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Bill Orcutt
Odds Against Tomorrow Adam Lehrer , November 28th, 2019 10:16

Bill Orcutt goes electric and discovers multi-tracking on new album Odds Against Tomorrow. The results are denser, lusher, and quite beautiful, finds Adam Lehrer

It was in 2009, 11 years after he released his final album with the volatile Miami-based abstract noise punk duo Harry Pussy that he played in alongside his ex-wife Adris Hoyos (’98’s Let’s Build a Pussy), when Bill Orcutt released his revolutionary debut solo album of blues and folk abstractions A New Way to Pay Old Debts. That album – a set of solo guitar songs performed by Orcutt on an acoustic guitar with its A and E strings removed and a banjo string added and amplified through a DeArmond pickup yielding a grotesque and insidious tone – deconstructed and fragmented American blues and roots music yielding a volatility that wasn’t totally out of step with Orcutt’s abstract no wave spasms in Harry Pussy.

Over the last ten years, Orcutt’s guitar playing has evolved towards melody and, at times, genuine beauty. But the continuity in Orcutt’s discography is that all of his albums have exuded a melancholic longing for a time when music was central to the culture and allowed us to glimpse into a future full of radical possibilities. In novelist Jeff Jackson’s 2018 novel Destroy All Monsters: The Last Rock Novel, one of its musician characters finds himself despaired that he gets more enjoyment from mindlessly adding obscure artists to his Apple Music library than he gets from actually listening to any of it. Orcutt’s music pines and pleads for a time when music meant something.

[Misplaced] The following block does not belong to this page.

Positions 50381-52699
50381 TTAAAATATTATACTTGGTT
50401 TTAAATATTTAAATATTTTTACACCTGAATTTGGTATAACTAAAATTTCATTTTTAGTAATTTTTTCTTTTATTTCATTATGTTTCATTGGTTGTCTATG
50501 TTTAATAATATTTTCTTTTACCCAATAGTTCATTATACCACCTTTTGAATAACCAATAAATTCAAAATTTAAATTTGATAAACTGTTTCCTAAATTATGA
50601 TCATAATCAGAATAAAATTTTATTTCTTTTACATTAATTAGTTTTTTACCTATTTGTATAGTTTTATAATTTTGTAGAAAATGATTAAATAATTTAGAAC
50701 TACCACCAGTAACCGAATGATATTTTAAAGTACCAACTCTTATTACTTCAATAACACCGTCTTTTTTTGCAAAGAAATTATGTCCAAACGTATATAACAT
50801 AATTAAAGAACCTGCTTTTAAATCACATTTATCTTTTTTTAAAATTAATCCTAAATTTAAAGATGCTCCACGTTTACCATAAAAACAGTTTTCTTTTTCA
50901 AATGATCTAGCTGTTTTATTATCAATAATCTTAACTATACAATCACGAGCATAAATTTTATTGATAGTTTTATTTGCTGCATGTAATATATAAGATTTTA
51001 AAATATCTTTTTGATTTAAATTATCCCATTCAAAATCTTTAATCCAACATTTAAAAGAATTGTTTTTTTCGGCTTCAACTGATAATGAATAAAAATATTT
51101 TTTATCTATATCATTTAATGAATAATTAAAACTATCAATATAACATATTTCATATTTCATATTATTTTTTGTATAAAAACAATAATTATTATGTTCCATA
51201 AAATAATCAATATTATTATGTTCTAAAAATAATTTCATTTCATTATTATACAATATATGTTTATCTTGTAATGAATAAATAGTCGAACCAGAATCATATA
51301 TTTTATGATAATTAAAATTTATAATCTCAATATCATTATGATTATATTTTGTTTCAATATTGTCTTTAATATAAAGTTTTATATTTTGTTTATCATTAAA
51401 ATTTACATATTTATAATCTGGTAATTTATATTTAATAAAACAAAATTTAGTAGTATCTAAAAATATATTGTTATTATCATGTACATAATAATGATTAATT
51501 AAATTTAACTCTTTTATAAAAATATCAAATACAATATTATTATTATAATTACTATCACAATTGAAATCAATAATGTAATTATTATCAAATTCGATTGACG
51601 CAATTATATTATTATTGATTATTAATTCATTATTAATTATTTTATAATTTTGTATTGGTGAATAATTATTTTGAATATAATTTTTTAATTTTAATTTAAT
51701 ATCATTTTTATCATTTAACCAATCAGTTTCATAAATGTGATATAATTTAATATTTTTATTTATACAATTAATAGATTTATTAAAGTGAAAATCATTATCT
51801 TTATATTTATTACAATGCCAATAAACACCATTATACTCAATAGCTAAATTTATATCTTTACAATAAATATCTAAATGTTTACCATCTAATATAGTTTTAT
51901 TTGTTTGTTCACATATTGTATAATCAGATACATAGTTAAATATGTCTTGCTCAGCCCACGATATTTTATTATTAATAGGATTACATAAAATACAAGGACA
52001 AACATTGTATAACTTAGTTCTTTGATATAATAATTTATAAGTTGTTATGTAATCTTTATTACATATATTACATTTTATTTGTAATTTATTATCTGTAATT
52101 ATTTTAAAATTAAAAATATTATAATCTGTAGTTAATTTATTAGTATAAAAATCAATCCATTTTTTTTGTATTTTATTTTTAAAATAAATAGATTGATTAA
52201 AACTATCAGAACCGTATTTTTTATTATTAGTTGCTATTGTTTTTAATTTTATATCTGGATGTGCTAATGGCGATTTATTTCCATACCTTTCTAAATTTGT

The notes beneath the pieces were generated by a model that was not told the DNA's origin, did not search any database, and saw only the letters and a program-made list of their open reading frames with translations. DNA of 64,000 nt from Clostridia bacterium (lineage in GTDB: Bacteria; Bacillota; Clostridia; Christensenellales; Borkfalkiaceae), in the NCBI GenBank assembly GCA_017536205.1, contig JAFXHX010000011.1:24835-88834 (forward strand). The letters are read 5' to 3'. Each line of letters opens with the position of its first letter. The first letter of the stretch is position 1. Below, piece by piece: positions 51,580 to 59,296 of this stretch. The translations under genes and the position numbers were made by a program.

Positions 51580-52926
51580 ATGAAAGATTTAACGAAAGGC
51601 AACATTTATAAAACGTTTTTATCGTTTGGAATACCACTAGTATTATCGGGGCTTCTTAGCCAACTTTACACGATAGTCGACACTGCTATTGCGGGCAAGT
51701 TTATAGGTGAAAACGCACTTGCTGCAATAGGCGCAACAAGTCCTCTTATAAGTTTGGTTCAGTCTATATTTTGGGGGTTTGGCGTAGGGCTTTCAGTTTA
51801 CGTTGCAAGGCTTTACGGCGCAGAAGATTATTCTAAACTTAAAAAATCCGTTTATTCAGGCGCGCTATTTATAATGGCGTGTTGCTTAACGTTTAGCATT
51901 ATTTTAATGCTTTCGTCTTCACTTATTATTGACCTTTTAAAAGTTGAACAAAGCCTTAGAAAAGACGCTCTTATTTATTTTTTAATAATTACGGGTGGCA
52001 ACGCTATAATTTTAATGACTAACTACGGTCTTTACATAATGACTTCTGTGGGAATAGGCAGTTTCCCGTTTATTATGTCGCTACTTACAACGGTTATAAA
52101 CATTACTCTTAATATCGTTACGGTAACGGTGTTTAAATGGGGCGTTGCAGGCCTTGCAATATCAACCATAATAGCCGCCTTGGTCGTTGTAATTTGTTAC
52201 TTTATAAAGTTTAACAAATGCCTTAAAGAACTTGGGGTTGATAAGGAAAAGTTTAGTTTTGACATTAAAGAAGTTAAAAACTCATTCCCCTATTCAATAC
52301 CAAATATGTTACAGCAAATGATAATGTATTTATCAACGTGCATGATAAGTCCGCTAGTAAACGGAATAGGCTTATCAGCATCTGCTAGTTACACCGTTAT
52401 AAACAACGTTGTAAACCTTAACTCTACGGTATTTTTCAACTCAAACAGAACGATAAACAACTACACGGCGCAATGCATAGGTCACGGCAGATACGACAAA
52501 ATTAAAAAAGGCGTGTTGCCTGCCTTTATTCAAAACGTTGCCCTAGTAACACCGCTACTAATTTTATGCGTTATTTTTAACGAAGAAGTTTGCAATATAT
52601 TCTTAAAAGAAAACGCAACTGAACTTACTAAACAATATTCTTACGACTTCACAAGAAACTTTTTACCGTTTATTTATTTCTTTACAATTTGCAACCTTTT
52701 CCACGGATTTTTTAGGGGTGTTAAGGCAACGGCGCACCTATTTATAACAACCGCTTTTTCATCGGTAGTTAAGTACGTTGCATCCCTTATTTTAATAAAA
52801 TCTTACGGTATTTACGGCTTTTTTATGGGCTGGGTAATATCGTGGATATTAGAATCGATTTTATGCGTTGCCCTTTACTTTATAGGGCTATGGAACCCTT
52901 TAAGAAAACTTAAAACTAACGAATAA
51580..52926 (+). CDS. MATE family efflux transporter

Orcutt’s music has evolved in both approach and aesthetic as evidenced by the artist’s newest solo LP Odds Against Tomorrow. He has traded his vintage acoustic guitar for an electric, and for the first time ever has made use of multi-tracking that results in a denser and more lush recording quality on this set of songs. Maybe ironically, Orcutt’s electric work is less volatile and chaotic than the acoustic records that Orcutt has released in the recent past. On the contrary, Odds Against Tomorrow is contemplative and, at times, undeniably beautiful. If earlier albums like A New Way to Pay Old Debts desublimated blues and roots music, Odds Against Tomorrow resublimates it. On this set of tracks, Orcutt mourns the loss of expressivity in music and conjures the fantastical spirit of the blues.

On the album’s gorgeous title track, Orcutt’s new approach is made clear. The song opens with lush high-pitched finger picking before Orcutt multitracks in opposing oscillating chord progressions resulting in an almost uplifting swirl of southern rock guitar melodies. On ‘The Sun and its Tomorrow,’ Orcutt’s breathtaking soloing occasionally jarringly sputters out into brief punctuations of dissonance, almost as if he has located a spirit in the ether of his blues and is trying to materialize them within the corporeal realm.